In summary, there were significant association between Bsm1 genotype and adjusted mean BMDs of femoral neck, trochanteric, total femoral, and lumbar spine (L1-L4) regions in the premenopausal women in Iran. We found that with bb genotype had higher risk of BMD in the femur neck, trochanteric, total femur, and lumbar spine regions in premenopausal women, whereas in postmenopausal women, the BB genotype had higher risk of BMD in all these regions. In fact, it seems that presence of estrogen in premenopausal women is important for modulating effect of the b allele on the bone mass.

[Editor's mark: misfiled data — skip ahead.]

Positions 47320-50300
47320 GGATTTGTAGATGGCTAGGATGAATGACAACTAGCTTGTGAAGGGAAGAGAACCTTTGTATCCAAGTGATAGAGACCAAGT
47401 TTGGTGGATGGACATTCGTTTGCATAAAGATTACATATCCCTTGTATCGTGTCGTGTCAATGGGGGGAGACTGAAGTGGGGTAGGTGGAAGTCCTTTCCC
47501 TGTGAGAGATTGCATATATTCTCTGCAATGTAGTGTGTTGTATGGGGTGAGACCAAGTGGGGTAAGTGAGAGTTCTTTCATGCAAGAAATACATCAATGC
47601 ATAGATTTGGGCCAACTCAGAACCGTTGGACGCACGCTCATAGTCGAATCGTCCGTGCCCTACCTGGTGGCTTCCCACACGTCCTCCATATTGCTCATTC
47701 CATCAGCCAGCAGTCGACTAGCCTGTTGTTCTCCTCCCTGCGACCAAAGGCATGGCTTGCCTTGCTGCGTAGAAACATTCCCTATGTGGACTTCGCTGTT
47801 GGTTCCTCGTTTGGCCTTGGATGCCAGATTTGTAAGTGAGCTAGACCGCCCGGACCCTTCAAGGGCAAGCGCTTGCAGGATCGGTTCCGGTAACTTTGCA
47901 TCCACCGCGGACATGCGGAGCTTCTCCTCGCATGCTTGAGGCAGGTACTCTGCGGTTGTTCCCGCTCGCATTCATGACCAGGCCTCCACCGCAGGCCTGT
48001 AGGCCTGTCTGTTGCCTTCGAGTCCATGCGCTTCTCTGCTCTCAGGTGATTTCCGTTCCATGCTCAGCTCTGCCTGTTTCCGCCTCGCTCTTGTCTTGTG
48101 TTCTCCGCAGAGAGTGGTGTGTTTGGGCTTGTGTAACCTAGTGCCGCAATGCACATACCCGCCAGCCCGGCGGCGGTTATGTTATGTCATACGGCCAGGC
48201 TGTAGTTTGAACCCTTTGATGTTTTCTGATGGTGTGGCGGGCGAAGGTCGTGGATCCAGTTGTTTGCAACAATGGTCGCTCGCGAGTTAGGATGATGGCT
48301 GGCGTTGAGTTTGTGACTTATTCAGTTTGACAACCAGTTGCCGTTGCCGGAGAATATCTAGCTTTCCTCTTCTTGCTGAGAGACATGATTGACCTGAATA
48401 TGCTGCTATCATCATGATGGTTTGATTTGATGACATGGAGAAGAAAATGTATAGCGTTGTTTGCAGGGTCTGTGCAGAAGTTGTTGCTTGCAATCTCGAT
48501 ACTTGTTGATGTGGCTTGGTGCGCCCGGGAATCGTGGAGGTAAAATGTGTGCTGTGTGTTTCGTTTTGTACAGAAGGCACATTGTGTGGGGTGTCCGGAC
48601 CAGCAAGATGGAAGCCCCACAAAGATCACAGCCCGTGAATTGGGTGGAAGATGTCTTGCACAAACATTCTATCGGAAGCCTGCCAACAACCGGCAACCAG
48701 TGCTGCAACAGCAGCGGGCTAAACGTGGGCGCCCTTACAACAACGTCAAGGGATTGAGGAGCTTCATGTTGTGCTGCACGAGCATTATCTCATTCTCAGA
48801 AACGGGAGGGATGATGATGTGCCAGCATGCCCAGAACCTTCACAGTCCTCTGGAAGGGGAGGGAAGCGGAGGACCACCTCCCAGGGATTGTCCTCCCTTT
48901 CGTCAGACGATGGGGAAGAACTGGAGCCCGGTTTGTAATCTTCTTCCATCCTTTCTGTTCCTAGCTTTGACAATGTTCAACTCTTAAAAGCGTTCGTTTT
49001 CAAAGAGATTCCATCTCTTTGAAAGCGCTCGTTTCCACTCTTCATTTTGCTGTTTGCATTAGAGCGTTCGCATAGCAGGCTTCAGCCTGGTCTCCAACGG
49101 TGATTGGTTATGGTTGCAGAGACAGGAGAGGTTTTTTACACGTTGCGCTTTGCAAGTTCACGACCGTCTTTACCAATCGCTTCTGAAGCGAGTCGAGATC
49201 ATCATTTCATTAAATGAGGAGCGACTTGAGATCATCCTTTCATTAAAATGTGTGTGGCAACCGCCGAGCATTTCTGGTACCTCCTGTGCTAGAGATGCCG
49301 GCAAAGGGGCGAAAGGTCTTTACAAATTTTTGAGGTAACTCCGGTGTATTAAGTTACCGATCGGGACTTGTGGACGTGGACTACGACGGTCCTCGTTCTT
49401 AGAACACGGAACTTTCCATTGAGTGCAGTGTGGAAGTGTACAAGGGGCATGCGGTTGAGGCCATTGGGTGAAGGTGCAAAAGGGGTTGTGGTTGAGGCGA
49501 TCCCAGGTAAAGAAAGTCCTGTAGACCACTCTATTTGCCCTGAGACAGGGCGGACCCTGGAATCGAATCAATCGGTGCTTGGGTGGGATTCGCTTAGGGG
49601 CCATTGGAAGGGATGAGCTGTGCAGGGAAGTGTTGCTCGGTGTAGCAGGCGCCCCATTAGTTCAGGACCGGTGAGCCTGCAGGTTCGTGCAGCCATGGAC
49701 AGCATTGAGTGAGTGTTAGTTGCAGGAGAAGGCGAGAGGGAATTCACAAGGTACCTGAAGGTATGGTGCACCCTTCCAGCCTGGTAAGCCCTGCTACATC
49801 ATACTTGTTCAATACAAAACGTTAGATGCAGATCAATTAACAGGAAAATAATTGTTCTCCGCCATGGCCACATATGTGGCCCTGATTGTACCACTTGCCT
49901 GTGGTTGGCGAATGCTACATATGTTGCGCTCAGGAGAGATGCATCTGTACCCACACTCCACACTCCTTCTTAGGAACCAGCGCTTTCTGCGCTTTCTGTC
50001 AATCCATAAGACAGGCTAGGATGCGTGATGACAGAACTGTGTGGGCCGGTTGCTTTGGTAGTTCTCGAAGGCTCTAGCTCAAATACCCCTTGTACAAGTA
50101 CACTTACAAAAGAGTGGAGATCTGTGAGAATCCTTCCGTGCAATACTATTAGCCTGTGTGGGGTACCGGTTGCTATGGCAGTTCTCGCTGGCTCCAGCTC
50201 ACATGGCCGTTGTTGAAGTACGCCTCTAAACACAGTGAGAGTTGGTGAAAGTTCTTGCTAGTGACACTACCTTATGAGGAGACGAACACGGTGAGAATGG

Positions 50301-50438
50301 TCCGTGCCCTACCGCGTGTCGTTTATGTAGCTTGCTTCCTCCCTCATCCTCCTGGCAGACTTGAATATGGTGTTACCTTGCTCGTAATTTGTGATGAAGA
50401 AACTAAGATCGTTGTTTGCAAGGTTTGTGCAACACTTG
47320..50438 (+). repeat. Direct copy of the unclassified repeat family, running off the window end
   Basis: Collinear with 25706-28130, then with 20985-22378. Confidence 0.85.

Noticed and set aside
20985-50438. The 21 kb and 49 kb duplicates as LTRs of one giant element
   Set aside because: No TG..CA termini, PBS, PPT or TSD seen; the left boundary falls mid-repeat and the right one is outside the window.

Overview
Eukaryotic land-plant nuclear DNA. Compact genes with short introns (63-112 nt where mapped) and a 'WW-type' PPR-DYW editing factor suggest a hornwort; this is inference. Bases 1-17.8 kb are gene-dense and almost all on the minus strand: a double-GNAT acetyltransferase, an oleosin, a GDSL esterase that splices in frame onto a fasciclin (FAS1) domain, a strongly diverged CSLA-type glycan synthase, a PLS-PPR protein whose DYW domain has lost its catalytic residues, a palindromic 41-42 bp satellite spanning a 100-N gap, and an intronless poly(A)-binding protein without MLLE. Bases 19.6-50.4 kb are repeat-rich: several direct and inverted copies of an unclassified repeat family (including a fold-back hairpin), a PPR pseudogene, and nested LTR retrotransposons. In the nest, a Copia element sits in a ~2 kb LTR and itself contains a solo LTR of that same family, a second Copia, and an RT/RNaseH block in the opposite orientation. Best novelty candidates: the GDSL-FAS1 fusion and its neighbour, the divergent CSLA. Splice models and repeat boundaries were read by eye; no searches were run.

The authors would like to tanks Miss Maryam Zarkesh for her kind help in analyzing and paper writing. In addition, we would like thanks all of TLGS participant and staff.


Authors’ Contributions:  Farhad Hosseinpanah gathered the patient and in separate project, analyzed the vitamin D concentration. Maryam Sadat Daneshpour supervised the genetic analysis and Nazanin Ahmadi and Sara P Behnami performed the genotyping, Fereidoin Azizi supervised the TLGS study and these samples were from TLGS.
Funding/Support:  Research Institute for Endocrine Sciences of Shahid Beheshti University of Medical Sciences supported the study.